Absorption in hetero-bilayers formed by stacking different types of monolayers can differ from the simple sum described above. In particular, optical transitions are found at lower energy than the absorption onset in the individual monolayers composing the mixed bilayer (Figure 3b) [37, 62, 70]. This feature is a signature of interlayer (IL) excitons associated with a hole localized on one layer and an electron on the other layer composing the bilayer material. IL excitons are typically a consequence of type-II interface band alignment, and have been recently observed in optical spectra of hetero-bilayers both experimentally [71, 72] and in GW-BSE calculations [37, 62, 73]. For the case of MoS2/WS2 and MoSe2/WSe2, BSE calculations have shown that the lowest-energy IL exciton is composed of a hole localized on the W-based and an electron localized on the Mo-based monolayer [37, 62, 73], and that two bright IL excitons are present due to spin–orbit coupling [62]. The IL excitons found in 2D-TMDs are analogous to the so-called charge-transfer excitons in donor–acceptor interfaces employed in organic photo-voltaics [74], as well as to the indirect excitons observed over a decade ago in quantum wells of GaAs/AlGaAs and other III–V semiconductors [75]. As discussed below, IL excitons are characterized by long lifetimes owing to the spatial separation of the electron and hole, and are thus interesting in applications such as photovoltaics and photocatalysis in which dissociating excitons before recombination is of crucial importance.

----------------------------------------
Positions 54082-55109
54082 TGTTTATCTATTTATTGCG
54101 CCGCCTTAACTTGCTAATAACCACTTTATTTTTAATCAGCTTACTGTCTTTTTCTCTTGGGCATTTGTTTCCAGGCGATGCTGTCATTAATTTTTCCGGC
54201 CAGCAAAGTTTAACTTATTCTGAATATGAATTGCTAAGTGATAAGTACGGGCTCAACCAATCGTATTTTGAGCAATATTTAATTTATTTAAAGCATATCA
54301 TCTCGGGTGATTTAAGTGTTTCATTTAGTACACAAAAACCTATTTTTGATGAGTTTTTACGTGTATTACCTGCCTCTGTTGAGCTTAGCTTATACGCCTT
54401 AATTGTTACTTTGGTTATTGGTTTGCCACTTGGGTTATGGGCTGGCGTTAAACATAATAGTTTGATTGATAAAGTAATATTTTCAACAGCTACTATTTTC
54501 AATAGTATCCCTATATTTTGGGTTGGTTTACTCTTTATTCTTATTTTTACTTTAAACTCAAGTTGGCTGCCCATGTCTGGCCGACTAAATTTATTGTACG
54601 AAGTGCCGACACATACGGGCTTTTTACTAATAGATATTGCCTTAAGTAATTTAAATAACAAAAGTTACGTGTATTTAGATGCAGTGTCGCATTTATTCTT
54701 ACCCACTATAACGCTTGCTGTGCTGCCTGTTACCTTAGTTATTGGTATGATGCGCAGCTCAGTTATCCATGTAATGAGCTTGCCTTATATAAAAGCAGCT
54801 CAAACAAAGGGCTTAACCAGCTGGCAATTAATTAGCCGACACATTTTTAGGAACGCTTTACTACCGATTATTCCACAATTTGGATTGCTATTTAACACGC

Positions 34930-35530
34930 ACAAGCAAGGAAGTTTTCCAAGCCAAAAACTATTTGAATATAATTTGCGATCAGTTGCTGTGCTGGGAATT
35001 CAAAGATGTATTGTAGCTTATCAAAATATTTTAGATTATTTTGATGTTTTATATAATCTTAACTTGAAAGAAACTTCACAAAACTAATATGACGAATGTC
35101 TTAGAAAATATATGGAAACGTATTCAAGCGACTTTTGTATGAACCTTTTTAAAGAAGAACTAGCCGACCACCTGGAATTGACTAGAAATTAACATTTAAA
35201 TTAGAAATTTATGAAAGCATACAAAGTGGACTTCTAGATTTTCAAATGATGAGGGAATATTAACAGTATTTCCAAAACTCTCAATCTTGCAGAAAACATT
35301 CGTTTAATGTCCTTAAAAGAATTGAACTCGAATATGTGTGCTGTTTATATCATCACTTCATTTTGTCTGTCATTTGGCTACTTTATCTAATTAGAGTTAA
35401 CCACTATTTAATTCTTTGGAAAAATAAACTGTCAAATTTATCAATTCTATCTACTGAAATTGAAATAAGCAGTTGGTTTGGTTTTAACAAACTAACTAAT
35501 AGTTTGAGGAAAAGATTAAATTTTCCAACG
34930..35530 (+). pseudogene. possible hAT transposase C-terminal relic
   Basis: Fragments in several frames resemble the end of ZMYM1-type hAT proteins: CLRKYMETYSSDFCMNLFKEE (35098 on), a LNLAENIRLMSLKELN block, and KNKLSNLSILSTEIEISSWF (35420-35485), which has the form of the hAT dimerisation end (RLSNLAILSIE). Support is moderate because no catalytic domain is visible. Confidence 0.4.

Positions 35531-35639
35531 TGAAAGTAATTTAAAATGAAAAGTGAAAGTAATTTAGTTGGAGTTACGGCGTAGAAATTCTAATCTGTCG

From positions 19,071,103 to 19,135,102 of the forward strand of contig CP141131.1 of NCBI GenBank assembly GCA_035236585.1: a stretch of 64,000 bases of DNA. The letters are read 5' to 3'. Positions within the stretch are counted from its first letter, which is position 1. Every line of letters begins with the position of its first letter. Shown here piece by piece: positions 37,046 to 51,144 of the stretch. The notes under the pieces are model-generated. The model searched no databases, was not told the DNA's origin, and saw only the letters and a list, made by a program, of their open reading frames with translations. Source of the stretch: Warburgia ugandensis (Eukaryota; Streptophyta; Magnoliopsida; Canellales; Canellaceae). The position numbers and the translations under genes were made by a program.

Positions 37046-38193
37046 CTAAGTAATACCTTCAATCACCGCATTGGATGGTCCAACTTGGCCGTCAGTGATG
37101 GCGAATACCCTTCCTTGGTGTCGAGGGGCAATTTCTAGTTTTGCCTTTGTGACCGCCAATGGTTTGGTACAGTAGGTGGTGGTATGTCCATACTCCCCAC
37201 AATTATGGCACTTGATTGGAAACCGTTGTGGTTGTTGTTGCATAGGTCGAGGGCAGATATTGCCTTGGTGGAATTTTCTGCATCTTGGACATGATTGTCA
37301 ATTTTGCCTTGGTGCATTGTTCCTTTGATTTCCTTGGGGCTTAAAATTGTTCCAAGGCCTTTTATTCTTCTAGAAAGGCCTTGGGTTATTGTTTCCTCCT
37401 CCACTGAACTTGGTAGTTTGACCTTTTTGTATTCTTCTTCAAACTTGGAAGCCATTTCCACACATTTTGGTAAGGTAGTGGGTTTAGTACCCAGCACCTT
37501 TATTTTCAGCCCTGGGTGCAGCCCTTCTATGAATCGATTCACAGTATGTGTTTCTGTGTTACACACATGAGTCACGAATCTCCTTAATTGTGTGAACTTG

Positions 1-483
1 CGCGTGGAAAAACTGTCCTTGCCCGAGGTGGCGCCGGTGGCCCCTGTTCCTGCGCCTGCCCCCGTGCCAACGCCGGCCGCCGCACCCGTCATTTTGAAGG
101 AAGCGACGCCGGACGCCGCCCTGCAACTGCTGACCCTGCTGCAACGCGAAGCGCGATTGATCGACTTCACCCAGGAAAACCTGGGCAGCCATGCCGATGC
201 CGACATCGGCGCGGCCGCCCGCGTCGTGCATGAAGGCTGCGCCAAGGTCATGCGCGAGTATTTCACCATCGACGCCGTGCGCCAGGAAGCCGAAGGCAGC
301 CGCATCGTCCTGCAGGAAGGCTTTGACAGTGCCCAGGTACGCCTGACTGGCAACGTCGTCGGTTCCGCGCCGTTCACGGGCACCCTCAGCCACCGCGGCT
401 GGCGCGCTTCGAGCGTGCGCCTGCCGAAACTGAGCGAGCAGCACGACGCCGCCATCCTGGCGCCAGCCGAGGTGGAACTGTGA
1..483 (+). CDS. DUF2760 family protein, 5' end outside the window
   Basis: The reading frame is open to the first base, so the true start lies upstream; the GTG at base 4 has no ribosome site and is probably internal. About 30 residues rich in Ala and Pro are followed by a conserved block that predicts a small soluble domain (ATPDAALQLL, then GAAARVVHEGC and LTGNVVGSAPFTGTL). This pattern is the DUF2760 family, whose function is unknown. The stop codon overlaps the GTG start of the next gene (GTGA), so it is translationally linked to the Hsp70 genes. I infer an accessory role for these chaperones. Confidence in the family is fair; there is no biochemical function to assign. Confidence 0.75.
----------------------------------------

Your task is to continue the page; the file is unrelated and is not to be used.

We close this section by briefly discussing three topics related to light absorption in 2D-TMDs. First, the absence of inversion symmetry combined with the spin–orbit interaction in group-6 TMD monolayers leads to a locking of the valley and spin quantum numbers. Monolayer TMDs possess two different sets of valleys, called above K±, each associated with a specific spin quantum number [32]. Selective excitation of one valley can be achieved with circularly polarized light as a consequence of optical selection rules [7679], and leads to excitation of carriers with well-defined spin and valley quantum numbers. This so-called valley polarization regime is relevant in valleytronics technologies aiming to employ carriers with a well-defined valley quantum number [7779]. The idea is analogous to electronics and spintronics – in which a given type of charge or spin orientations are employed – with the difference that carriers in a specific valley would only participate in transport. Experiments of valley polarization using circularly polarized light in group-6 monolayer TMDs have been shown by several groups [7779] and constitute an active area of investigation in 2D semiconductors.